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Department of Defense INSTRUCTION


DoDI 5000.02, January 7,

DoDI 5000.02, January 7, 2015 5. TECHNICAL RISK AND OPPORTUNITY MANAGEMENT. Technical risk management should address risk identification, analysis, mitigation planning, mitigation implementation, and tracking. Technical risks should be quantified and implications reflected in the program’s Integrated Master Schedule and Integrated Master Plan. The Program Manager should also work with the applicable science and technology communities and Component acquisition leadership to influence technology investment planning. The goal is to both mitigate risks and create opportunities for technology development outcomes that could have a positive impact on meeting performance objectives as well as thresholds. Program risks, and opportunities as applicable, will be assessed at technical reviews and will include specific cost and schedule implications. 6. TECHNICAL PERFORMANCE MEASURES AND METRICS. The Program Manager will use technical performance measures and metrics to assess program progress. Analysis of technical performance measures and metrics, in terms of progress against established plans, will provide insight into the technical progress and risk of a program. 7. TECHNICAL REVIEWS. Program Managers will: a. Conduct technical reviews of program progress for systems in development as a basis for transitioning between phases within the development plan of work. Reviews will be eventdriven and based on the review entrance criteria as documented in the SEP. b. Program Managers will plan for and conduct design reviews as needed to manage program planning and execution. Design review planning will be included in the SEP. Any program that is not initiated at Milestone C will include the following design reviews: (1) PDR. The PDR assesses the maturity of the preliminary design supported by the results of requirements trades, prototyping, and critical technology demonstrations. The PDR will establish the allocated baseline and confirm that the system under review is ready to proceed into detailed design (development of build-to drawings, software code-to documentation, and other fabrication documentation) with acceptable risk. For MDAPs and MAIS programs, a system-level PDR assessment will be conducted and provided to the MDA. For Acquisition Category (ACAT) ID and ACAT IAM programs, DASD(SE) will conduct the PDR assessment to inform the Milestone Decision Authority (MDA) of technical risks and the program’s readiness to proceed into detailed design. The Program Manager will make the program information needed for this assessment available and provide for DASD(SE) participation in the program's PDR process. For ACAT IC and ACAT IAC programs, the Component Acquisition Executive (CAE) will conduct the PDR assessment. (2) Critical Design Review (CDR). The CDR assesses design maturity, design build-to or code-to documentation, and remaining risks and establishes the initial product baseline. It will be used as the decision point that the system design is ready to begin developmental prototype hardware fabrication or software coding with acceptable risk. For MDAPs and MAIS programs, a system-level CDR assessment will be conducted and the results will be provided to the MDA. Change 2, 02/02/2017 96 ENCLOSURE 3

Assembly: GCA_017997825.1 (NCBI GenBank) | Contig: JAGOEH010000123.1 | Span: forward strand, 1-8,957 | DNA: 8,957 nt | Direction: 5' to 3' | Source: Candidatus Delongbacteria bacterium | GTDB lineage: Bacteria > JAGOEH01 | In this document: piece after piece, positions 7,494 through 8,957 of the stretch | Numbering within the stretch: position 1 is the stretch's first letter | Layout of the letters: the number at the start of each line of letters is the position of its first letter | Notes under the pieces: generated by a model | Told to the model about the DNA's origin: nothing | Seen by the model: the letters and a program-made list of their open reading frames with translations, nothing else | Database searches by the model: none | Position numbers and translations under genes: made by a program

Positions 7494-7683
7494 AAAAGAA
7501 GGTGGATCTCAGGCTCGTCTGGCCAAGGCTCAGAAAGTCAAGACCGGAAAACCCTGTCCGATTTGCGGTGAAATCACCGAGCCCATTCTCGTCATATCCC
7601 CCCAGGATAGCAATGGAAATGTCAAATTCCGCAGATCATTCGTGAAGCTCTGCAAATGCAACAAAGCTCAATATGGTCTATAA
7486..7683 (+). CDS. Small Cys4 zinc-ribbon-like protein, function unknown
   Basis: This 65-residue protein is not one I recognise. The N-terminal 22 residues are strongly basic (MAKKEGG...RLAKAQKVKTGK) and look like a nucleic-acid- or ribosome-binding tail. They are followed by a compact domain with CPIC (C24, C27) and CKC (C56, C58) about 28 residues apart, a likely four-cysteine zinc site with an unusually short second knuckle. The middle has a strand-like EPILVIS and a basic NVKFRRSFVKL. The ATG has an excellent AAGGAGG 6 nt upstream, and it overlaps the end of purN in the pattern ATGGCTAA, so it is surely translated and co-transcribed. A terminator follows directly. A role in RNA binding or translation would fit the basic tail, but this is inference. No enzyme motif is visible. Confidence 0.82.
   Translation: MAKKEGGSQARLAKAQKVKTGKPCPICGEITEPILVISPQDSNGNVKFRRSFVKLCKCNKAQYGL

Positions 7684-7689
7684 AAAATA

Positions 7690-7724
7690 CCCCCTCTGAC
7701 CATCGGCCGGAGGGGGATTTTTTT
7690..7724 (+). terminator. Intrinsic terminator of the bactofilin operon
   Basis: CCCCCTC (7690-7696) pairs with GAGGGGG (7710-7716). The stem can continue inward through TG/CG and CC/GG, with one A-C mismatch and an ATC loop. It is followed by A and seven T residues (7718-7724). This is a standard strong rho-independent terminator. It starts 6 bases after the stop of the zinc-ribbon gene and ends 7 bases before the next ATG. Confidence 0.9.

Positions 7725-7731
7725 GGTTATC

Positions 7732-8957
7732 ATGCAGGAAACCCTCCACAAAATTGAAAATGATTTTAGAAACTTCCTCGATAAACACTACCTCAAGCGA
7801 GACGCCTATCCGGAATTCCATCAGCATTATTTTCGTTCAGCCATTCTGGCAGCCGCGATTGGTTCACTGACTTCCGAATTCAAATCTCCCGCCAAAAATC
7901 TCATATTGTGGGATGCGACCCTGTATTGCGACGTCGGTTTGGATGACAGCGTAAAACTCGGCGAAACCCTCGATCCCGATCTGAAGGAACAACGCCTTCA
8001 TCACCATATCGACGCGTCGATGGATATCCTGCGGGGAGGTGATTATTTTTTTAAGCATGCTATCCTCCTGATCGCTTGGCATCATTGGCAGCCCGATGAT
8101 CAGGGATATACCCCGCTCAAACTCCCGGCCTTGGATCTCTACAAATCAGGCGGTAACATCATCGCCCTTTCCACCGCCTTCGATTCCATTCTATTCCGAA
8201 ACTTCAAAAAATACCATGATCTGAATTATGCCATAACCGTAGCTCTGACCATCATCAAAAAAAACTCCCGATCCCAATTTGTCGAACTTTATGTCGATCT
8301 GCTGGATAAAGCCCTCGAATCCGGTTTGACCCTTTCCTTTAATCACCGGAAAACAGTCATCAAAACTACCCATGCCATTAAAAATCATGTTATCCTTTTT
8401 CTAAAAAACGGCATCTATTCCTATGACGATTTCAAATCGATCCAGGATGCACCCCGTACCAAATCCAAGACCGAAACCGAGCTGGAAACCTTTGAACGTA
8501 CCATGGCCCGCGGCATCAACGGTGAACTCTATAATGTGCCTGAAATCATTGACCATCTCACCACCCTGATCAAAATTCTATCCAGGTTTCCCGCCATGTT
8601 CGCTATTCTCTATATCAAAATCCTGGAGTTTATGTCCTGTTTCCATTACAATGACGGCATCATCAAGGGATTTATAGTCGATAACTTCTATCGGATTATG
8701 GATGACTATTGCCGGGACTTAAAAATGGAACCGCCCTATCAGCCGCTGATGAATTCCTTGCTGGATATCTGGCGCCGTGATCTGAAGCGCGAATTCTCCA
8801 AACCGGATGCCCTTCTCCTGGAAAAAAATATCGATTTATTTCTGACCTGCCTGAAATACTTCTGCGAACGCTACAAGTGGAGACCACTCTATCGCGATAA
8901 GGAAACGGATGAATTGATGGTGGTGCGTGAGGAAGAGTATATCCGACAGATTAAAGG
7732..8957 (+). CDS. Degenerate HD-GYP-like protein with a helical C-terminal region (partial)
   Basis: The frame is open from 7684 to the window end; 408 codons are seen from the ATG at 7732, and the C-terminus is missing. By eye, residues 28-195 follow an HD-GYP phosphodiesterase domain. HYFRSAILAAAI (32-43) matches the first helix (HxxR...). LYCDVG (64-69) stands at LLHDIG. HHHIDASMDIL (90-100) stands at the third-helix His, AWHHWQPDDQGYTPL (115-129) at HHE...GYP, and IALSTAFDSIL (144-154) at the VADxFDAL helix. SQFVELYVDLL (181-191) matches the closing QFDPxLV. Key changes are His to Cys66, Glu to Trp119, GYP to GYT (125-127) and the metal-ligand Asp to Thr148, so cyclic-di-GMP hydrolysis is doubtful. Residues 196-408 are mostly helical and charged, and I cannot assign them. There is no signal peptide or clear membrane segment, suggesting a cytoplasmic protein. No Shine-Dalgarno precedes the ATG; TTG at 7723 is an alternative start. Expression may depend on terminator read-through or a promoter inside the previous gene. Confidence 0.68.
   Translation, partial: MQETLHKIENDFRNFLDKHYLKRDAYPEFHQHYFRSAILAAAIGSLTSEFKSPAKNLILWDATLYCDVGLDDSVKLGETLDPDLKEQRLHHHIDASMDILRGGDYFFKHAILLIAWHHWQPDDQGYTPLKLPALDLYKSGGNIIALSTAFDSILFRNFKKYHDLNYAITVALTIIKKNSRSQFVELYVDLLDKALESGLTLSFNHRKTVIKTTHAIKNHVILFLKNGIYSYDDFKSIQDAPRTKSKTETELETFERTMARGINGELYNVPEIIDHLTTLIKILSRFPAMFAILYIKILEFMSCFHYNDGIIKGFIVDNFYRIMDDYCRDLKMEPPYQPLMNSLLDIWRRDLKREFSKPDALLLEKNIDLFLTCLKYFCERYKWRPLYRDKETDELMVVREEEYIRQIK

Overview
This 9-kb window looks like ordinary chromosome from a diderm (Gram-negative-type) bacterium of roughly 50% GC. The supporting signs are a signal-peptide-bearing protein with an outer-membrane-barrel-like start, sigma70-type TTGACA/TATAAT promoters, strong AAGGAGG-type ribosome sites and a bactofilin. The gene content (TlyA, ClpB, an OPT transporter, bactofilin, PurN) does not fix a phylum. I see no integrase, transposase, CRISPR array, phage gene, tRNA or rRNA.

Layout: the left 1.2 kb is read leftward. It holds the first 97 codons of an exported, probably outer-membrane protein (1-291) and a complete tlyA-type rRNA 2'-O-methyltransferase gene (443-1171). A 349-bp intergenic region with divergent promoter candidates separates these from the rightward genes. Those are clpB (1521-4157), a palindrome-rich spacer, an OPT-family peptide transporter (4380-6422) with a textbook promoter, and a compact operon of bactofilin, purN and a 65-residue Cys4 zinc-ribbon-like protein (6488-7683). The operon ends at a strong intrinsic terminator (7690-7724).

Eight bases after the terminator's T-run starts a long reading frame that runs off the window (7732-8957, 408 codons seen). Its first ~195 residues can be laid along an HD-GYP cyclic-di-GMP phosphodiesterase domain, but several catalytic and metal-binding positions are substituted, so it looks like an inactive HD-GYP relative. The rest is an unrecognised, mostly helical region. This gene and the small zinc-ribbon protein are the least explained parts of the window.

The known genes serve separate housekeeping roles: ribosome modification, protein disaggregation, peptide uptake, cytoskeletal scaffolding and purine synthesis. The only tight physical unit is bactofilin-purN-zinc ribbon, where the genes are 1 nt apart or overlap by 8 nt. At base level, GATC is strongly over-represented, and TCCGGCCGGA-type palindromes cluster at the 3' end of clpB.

DoDI 5000.02, January 7, 2015 For ACAT ID and IAM programs, DASD(SE) will conduct the CDR assessment to inform the MDA of the program’s design maturity, technical risks, and the program’s readiness to begin developmental prototype hardware fabrication and/or software coding with acceptable risk. As the basis for preparation of a CDR assessment, the Program Manager will provide for DASD(SE) participation in the program’s CDRs and the Program Manager will make needed program artifacts and information available. For ACAT IC and IAC programs, the CAE will conduct the CDR assessment. 8. CONFIGURATION MANAGEMENT. The Program Manager will use a configuration management approach to establish and control product attributes and the technical baseline across the total system life cycle. This approach will identify, document, audit, and control the functional and physical characteristics of the system design; track any changes; provide an audit trail of program design decisions and design modifications; be integrated with the SEP and technical planning; and be consistent with the Intellectual Property IP Strategy. At completion of the system level CDR, the Program Manager will assume control of the initial product baseline, to the extent that the competitive environment permits. 9. MODELING AND SIMULATION. The Program Manager will integrate modeling and simulation activities into program planning and engineering efforts. These activities will support consistent analyses and decisions throughout the program’s life cycle. Models, data, and artifacts will be integrated, managed, and controlled to ensure that the products maintain consistency with the system and external program dependencies, provide a comprehensive view of the program, and increase efficiency and confidence throughout the program’s life cycle. 10. MANUFACTURING AND PRODUCIBILITY. The Program Manager will ensure manufacturing and producibility risks are identified and managed throughout the program’s life cycle. Beginning in the Materiel Solution Analysis Phase, manufacturing readiness and risk will be assessed and documented in the SEP. By the end of the Technology Maturation and Risk Reduction Phase, manufacturing processes will be assessed and demonstrated to the extent needed to verify that risk has been reduced to an acceptable level. During the Engineering and Manufacturing Development Phase, Program Managers will assess the maturity of critical manufacturing processes to ensure they are affordable and executable. Prior to a production decision, the Program Manager will ensure manufacturing and producibility risks are acceptable, supplier qualifications are completed, and any applicable manufacturing processes are or will be under statistical process control. 11. SOFTWARE. The development and sustainment of software can be a major portion of the total system life-cycle cost and should be considered at every decision point in the acquisition life cycle. A phased software development approach using testable software builds and/or fieldable software increments enables the developers to deliver capability in a series of manageable, intermediate products to gain user acceptance and feedback for the next build or increment, and reduce the overall level of risk. The SEP should address the following: software Change 2, 02/02/2017 97 ENCLOSURE 3